Why Composting In the City of Lancaster 

Many cities in the US have adopted residential compost pickup programs as a standard city service. Numerous other cities have independent programs for compost pick-up that are run as social enterprises, cooperatives, or simply independent businesses. 

However, in Lancaster, the residential waste stream predominantly ends up in the waste-to-energy facility managed by LCSWMA. Beyond doing it in their own homes and yard, residents have zero options – for-profit or non-profit – to compost their food scraps and materials in the City or county. 

Furthermore, composting at home with backyard bins can be complicated and challenging, especially for urban residents who often lack green space. 

Benefits of Composting

Creating a nutrient-rich soil (enhancer) is just one benefit of composting. In fact, residents will gain a multitude of social, economic and environmental benefits, including:

Strengthen the community: 

  • Increased engagement citizens in art, environmentally-related conversations, and bring people together with a shared sense of purpose and neighborhood stewardship.

Reducing city costs: 

  • Between food waste (14%), yard trimmings (13%) and non-recyclable paper (6%), a total of 33% of our municipal waste stream is compostable, according to data from the US EPA. Local data, applying the EPA’s 14% food waste estimate to solid waste, suggests that approximately 30,446 pounds of household solid waste could be diverted from the system in 2016 with widespread composting in place. 

Creating economic opportunities:

  • While this initiative is community led, composting does provide a potential revenue stream is lost, as composting is one of the rare businesses in which revenue can be gained at the front and back ends of the industry (e.g. fees for compost pick-up as well as sales of finished compost).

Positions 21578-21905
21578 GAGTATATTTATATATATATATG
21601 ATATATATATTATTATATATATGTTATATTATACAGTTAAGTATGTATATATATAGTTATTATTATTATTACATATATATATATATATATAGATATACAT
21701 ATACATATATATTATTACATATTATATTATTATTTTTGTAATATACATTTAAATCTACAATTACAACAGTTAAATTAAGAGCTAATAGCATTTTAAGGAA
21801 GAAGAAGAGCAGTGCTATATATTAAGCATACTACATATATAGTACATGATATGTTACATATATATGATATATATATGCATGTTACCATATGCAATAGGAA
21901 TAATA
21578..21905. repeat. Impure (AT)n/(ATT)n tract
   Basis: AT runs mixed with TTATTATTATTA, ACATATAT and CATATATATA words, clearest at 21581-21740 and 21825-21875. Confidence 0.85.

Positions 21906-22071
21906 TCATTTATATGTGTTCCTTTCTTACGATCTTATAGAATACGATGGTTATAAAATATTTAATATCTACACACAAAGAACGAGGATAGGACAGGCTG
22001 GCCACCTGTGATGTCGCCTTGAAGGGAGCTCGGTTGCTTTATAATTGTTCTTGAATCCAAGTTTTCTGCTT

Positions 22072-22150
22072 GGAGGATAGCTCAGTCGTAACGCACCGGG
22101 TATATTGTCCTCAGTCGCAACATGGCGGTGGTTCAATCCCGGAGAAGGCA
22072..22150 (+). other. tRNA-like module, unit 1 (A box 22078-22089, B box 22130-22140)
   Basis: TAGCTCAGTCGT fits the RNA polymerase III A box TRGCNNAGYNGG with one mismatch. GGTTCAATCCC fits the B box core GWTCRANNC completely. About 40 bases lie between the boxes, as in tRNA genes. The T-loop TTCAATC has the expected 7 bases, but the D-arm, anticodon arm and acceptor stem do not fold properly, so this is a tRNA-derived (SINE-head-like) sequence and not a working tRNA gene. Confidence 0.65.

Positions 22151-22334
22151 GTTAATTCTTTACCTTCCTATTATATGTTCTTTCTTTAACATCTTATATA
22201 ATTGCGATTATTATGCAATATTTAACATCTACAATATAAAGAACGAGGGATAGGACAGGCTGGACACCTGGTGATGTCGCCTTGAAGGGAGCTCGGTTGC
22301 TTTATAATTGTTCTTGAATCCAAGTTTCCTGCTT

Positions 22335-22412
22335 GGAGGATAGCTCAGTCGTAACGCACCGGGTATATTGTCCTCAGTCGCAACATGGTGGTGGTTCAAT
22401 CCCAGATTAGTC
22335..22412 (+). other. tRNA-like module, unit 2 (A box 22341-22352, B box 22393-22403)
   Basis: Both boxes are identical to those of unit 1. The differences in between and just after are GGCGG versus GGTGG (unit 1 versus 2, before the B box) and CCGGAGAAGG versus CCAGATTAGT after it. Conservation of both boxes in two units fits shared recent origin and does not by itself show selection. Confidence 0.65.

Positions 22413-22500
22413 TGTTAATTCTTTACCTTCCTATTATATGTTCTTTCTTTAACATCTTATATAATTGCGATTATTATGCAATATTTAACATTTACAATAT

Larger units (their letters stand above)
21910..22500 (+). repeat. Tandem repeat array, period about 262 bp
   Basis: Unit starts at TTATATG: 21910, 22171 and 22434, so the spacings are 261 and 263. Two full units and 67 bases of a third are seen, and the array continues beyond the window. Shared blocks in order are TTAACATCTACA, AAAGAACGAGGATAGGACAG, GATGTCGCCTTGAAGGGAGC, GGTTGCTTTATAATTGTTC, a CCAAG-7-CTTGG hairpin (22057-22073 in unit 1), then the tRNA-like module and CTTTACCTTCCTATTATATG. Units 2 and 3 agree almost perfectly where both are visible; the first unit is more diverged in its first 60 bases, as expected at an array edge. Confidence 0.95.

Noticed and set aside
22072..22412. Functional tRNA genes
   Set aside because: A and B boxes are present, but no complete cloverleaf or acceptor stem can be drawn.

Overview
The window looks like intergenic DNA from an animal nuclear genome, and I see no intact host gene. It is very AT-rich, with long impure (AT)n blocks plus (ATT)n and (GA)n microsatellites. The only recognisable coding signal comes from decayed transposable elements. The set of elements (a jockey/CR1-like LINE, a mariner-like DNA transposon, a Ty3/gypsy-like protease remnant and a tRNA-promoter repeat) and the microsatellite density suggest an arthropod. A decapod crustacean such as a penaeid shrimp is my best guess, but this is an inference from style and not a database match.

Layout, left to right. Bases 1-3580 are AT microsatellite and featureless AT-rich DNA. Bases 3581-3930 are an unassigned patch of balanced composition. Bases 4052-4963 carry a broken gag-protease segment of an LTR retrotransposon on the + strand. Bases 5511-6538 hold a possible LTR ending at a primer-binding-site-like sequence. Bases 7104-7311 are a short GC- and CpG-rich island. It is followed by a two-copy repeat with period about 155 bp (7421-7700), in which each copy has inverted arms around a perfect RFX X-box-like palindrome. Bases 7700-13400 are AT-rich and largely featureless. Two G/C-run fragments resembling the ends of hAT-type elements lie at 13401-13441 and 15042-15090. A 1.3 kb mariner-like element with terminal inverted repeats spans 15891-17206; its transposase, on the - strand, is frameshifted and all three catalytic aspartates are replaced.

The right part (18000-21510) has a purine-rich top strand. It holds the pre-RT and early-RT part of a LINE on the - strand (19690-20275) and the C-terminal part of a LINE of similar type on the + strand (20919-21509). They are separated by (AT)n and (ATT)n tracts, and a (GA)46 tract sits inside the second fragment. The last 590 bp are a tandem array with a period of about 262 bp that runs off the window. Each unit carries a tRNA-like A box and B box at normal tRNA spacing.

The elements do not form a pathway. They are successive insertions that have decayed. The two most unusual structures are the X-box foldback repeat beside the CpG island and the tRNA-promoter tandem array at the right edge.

Address climate change by reducing greenhouse gas initiatives: 

  • Organic waste in landfills generates, methane, a potent greenhouse gas. By composting wasted food and other organics, methane emissions are significantly reduced. Furthermore, it enriches the region’s soil, strengthens sustainable food productions, and helps to complete the food cycle. 
  • In addition, it reduces the reliance on synthetic, petroleum-based fertilizers as well as pesticides by generating a nutrient-rich soil amendment.

Check out this infographic for more detail. 

History of Lancaster Compost Co-Ops

The initial phase of this project is generously funded by a seed grant from Center for Sustained Engagement with Lancaster, a partnership between Franklin & Marshall College and diverse constituencies in Lancaster County. 

Officially launched on Earth week in April 2021, the project lead for the initiative is Eve Bratman, Assistant Professor of Environmental Studies at Franklin & Marshall College. She previously served as the Chair of the City of Lancaster Planning Commission. 

Spurred by the lack of opportunities for composting, a team of community members have been developing this project since 2018, gradually developing momentum and collecting input. Conversations with various local organizations and businesses, including the City of Lancaster, Regenerate Lancaster, and Urban Edge Farm / Susquehanna Sustainable Enterprises, were involved. Despite the challenges of the COVID-19 pandemic, we are excited to build a greener Lancaster together with you through this initiative!

Lancaster Compost Co-Ops does include a research component. We are interested in assessing and fostering equitable public engagement in environmental issues and strengthening community collaboration across Lancaster’s diverse populations. We hope to identify strategies to simultaneously reduce costs and greenhouse gas emissions in the City of Lancaster.